Change. Whether you like it or not, itís bound to happen.
The NHL has undergone numerous modifications over the years, with many resulting in controversy. Not everyone was pleased when the league introduced the red line in 1943 to spur offense. Goalies cried foul in 2005 when equipment restrictions were enacted. Purists were up in arms when the shootout was adopted the same year. And the backlash from the new three-on-three overtime and coachesí challenges can only be matched by fan complaints over concession beer prices.
Like the actual league, your fantasy strategy cannot remain static. Adjust and adapt throughout the season in order to keep up with recent trends and stay ahead of the pack. Donít focus on acquiring the same type of player every time; itís often best to mix and match categories (especially in rotisserie setups). The difference between status quo and moving ahead could be the difference between finishing first and falling out of the money.
Change. Which teams need to use it immediately? Who can wait a little longer? What players will be affected by these moves? Read on and find out.
(Stats as of Monday, Nov. 30)
Itís amazing how quickly the Blackhawks can keep replenishing the corps and continue to excel. Rookie revelation Artemi Panarin, who leads all freshmen with 23 points, and Columbus castoff Artem Anisimov (second on Chicago with 10 goals) have benefited immensely from the Kane Effect. Marian Hossa (six in eight) is beginning to fire his way back into the fold. Inconsistency and a three-game absence due to an upper-body injury have hindered Teuvo Teravainenís development (scoreless in four). Thereís not much chance Brent Seabrook (19 points, eight on the power play) can maintain this pace, but even a 50 percent drop-off would be fine. While it was envisioned Trevor Daley would arrive from Dallas and step into the second scoring spot, reality (five assists in 24) hasnít cooperated.
Without much depth, Ottawa has pleasantly surprised. Questions about effort have always surrounded Bobby Ryan (eight goals, 13 assists), but thereís no denying how much heís currently giving. Perhaps the Sens werenít crazy when they selected Mika Zibanejad (eight in 12) sixth in 2011. Alex Chiasson (four in 23, minus-4, but 21 PIM) is gladly accepting a secondary role now that itís clear his dreams of top billing are highly unlikely to materialize. Either of Cody Ceci (five in 22) or Patrick Wiercioch (three in 18) should at least be providing adequate offense, but Miami RedHawk alum Chris Wideman (three goals in 12 after 61 points last year in Binghamton) could be the one to ultimately fill that requirement.
After an unbelievable early run, the Coyotes settled back to earth, but have now won three straight. Initially, it appeared as if Anthony Duclair (seven in his first six, including a hat trick) would be the alpha young gun, but Max Domi (nine in 11) has surged past his teammate from World Juniors. Veteran leadership and above-average playmaking skills make Antoine Vermette (five in four) valuable in both the real and fantasy worlds. The 22-year old German Tobias Rieder isnít shy about finding the scoresheet (points in six of his last nine). Thereís OEL and then a huge gap on D, but nothing is wrong with Michael Stone (four in four). Itís unlikely Mike Smith (2.81 GAA, .909 save percentage in 18) can ever relive those 2011-12 glory days, but he should at least be solid enough to hold off Anders Lindback (2.58, .911 in eight) for No. 1 duties.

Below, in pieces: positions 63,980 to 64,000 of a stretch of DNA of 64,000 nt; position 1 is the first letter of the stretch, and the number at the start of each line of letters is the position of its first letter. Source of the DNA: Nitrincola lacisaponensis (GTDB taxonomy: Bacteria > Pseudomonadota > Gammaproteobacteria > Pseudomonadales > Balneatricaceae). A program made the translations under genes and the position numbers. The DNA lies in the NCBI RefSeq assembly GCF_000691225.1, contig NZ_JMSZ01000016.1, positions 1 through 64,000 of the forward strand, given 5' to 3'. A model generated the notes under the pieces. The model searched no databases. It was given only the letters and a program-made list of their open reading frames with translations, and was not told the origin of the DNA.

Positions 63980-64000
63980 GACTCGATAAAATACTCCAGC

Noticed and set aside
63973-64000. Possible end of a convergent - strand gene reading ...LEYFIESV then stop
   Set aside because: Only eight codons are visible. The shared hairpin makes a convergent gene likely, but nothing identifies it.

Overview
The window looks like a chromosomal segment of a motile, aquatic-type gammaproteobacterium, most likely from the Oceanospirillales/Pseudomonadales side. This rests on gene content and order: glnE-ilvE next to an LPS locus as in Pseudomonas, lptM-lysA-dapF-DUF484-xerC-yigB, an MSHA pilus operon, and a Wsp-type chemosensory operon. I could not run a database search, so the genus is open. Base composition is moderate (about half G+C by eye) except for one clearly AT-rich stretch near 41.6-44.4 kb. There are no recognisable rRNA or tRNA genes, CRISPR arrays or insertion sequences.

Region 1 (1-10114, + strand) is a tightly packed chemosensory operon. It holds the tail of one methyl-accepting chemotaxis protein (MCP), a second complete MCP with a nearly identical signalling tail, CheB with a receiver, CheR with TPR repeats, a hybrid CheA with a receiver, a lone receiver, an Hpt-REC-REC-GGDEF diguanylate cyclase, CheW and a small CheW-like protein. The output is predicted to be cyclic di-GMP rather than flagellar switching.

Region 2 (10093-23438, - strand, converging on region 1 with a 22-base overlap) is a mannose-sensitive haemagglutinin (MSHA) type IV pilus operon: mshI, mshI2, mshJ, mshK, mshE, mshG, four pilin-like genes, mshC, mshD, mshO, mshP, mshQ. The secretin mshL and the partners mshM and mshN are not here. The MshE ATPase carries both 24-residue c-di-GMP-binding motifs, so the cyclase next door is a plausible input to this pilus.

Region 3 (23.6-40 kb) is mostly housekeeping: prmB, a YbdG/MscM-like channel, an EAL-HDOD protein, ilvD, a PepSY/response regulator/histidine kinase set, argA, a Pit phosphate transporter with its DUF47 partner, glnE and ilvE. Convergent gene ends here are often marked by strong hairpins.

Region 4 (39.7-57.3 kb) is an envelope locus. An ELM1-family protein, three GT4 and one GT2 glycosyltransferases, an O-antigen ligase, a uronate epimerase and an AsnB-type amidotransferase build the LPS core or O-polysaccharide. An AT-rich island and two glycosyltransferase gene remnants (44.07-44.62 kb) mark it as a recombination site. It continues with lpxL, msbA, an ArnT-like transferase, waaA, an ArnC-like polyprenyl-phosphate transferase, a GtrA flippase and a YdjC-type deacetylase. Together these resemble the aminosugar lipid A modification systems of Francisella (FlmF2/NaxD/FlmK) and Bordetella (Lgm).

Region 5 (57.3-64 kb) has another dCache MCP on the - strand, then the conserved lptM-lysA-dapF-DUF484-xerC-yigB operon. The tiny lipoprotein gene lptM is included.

Disappointment and distress have highlighted Minnesotaís November. Zach Parise (knee sprain, missed eight games) has returned from a brief setback, but we may have to wait a bit for him to contribute. Definitely no confidence lost for Thomas Vanek (19 in 22, with six on the PP). A little lull from Jason Zucker (one in seven), but thatís normal for most of the Wild contingent. It seems Nino Niederreiter either shoots the lights out (three goals in first six) or becomes invisible (three in 12). All that hype for Mathew Dumba has led to very little (one assist in 10, averaging under 17 minutes), and that may be completely extinguished with Marco Scandella (three goals, three assists) ready to run again.
Based on the way most predicted Philly would suffer this season, I guess things could be worse. No Flyer forward is dazzling anyone, but quite a few have left poolies wanting. Wait and see where Brayden Schenn (two in nine, scratched in the middle) lands in the lineup before trusting him. Will Matt Read (six in 24, minus-10) ever return to his mediocre ways? A warrior on the ice, Sean Couturier hasnít been able to translate that to goals (two) or assists (three). Shayne Gostisbehere (five in eight, with four on the power play) got a fortunate break, as heís filling in for Mark Streit (sensitive male injury, out another four weeks) on the top man-advantage unit. Steve Mason (2.78 GAA, .911 save percentage in 15) earned a shutout Saturday, but canít be recommended when Michal Neuvirth (2.05, .939 and three shutouts in 11) has been the better netminder.
That concludes the initial trip through all 30 teams. The next couple weeks will look ahead to 2016, including lists of first-half surprises who will slip and underachievers who should recover. Enjoy!